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The effects of COVID on telehealth have led to a viable and sustainable solution to many of the challenges facing healthcare delivery in the U.S. Virtual healthcare services are now one of the fastest-growing areas in the healthcare industry. According to Centers for Medicare & Medicaid Services (CMS) reports, from March to October 2020, 68 million telehealth services were delivered, showing a 2,700% increase compared to 2019 reports.
In the digital age, telemental health services have become increasingly prevalent, offering a convenient and effective means of therapy. As a behavioral health provider, it is crucial to consider not only the safeguarding of your clients' mental well-being but also their information security. This article explores the responsibilities of behavioral health providers in informing clients about protecting their data while using telehealth services.
We’ve invited Kathleen Shannon to discuss the process of pursuing multi-state licensure for licensed behavioral health professionals. With the advent of telehealth, there are more and more possibilities for practicing in various areas. Some providers may have a particular niche with a demand for services. For others, continuity of care is essential. For example, Kathleen Shannon noted that when the pandemic started and some people had to move out of state, there were issues with providers not being able to continue care because they lacked licensure in the particular state. Ms. Shannon notes that complications arise as different states have varying regulations and requirements for licensure.
Since the COVID-19 pandemic, behavioral health services online have become a new normal of consumer expectation: clients want effective treatment in-person and online. To offer effective behavioral health services online, clinicians stay mindful of nonverbal and verbal communication, remain flexible, and adjust curriculum and process as needed. When patients are admitted to residential care facilities for mental health or addiction issues, it is often expected that family members are part of the recovery team. Most family members do the best they can, and they often need guidance and structure to help them navigate recovery from their loved one’s illness and manage the stress and fears that come up as their loved ones approach discharge. Sierra Tucson Addiction Treatment Center is a leader in recovery from behavioral and mental illness and addiction and is committed to offering support to families of loved ones who are in treatment.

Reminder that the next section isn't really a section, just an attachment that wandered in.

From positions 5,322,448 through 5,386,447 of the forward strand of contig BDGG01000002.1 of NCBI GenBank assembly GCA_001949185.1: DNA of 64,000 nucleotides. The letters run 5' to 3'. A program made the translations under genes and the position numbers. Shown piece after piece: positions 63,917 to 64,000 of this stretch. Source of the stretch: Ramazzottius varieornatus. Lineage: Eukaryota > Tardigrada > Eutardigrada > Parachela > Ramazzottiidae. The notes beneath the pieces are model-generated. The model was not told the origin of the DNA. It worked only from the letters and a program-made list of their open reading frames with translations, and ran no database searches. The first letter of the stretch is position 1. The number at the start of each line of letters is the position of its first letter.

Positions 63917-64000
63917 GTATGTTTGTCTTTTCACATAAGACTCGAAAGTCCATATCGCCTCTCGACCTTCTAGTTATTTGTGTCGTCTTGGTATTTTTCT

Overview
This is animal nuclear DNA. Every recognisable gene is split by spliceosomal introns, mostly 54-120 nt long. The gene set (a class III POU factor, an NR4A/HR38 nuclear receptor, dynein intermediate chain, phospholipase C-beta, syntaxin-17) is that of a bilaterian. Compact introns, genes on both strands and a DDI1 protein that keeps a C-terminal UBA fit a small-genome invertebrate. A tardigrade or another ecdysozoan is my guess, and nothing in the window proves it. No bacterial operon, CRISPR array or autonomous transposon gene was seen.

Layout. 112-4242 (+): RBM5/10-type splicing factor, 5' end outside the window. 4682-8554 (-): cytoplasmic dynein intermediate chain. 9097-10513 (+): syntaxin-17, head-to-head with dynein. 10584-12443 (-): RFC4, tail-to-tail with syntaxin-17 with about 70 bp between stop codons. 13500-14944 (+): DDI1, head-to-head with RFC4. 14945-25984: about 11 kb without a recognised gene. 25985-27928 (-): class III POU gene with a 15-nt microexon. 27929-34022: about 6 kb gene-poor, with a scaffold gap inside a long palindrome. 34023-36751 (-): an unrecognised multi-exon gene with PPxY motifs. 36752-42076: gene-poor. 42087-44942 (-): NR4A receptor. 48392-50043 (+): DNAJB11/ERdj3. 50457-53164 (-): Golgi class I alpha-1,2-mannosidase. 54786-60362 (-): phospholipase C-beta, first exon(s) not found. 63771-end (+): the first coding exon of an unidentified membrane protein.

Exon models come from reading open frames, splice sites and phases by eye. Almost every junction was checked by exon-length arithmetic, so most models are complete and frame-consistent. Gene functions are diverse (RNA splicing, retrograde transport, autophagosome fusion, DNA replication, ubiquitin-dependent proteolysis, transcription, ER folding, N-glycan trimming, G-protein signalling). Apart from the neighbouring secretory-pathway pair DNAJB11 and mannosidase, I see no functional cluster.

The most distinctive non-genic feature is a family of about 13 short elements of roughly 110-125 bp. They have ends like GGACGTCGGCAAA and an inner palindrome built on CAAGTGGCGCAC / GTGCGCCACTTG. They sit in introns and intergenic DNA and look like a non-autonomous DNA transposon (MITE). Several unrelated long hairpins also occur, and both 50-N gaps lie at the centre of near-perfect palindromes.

I have been a substance use counselor for nearly 17 years. When I started, a patient who used opioids or heroin was uncommon; now, if a patient has not used opioids or has never overdosed, we are mildly surprised. When suboxone (buprenorphine) arrived on the scene, we all thought our opioid crisis was over; little did we know. I was talking to one of my coworkers, who is friends with one of the local EMTs; she stated that our town has 6-10 overdoses daily. The population of our town is only around 100,000 people.
Dr. Jonathan Neufeld, the Program Director of the Great Plains Telehealth Resource and Assistance Center (gpTRAC) has spent the last 15 years steering healthcare organizations toward telehealth solutions. When he began his work in the field, few people were talking about telehealth technology; but once COVID-19 entered the picture, healthcare organizations realized that this underutilized treatment option became a necessity for patients and providers. In this video interview, Dr. Neufeld identifies factors that organizations should consider when integrating telehealth technology into their practices, current technology constraints for treating patients, and a glimpse of the technological future that could be awaiting us.
Online counseling (aka video counseling, virtual counseling, etc.) can be an excellent way to receive mental health care, and its use is growing for many reasons. If you choose to go this route, here are six steps to a quality video-session with your mental health provider:
Anyone can experience stress or sadness due to a variety of factors such as major life changes, work challenges, health or family issues, and a host of other challenges that can be short-term or long-term, intense or mild, frequent or seldom. People who have experienced trauma, anxiety, or depression are often unaware of the effects on their life and on the lives of those around them; they can become accustomed to it. Some turn to alcohol or other substances in an attempt to “remedy” the symptoms, causing dependency or substance abuse. Because of this, healthcare teams create tools to assess and screen for these behavioral health symptoms.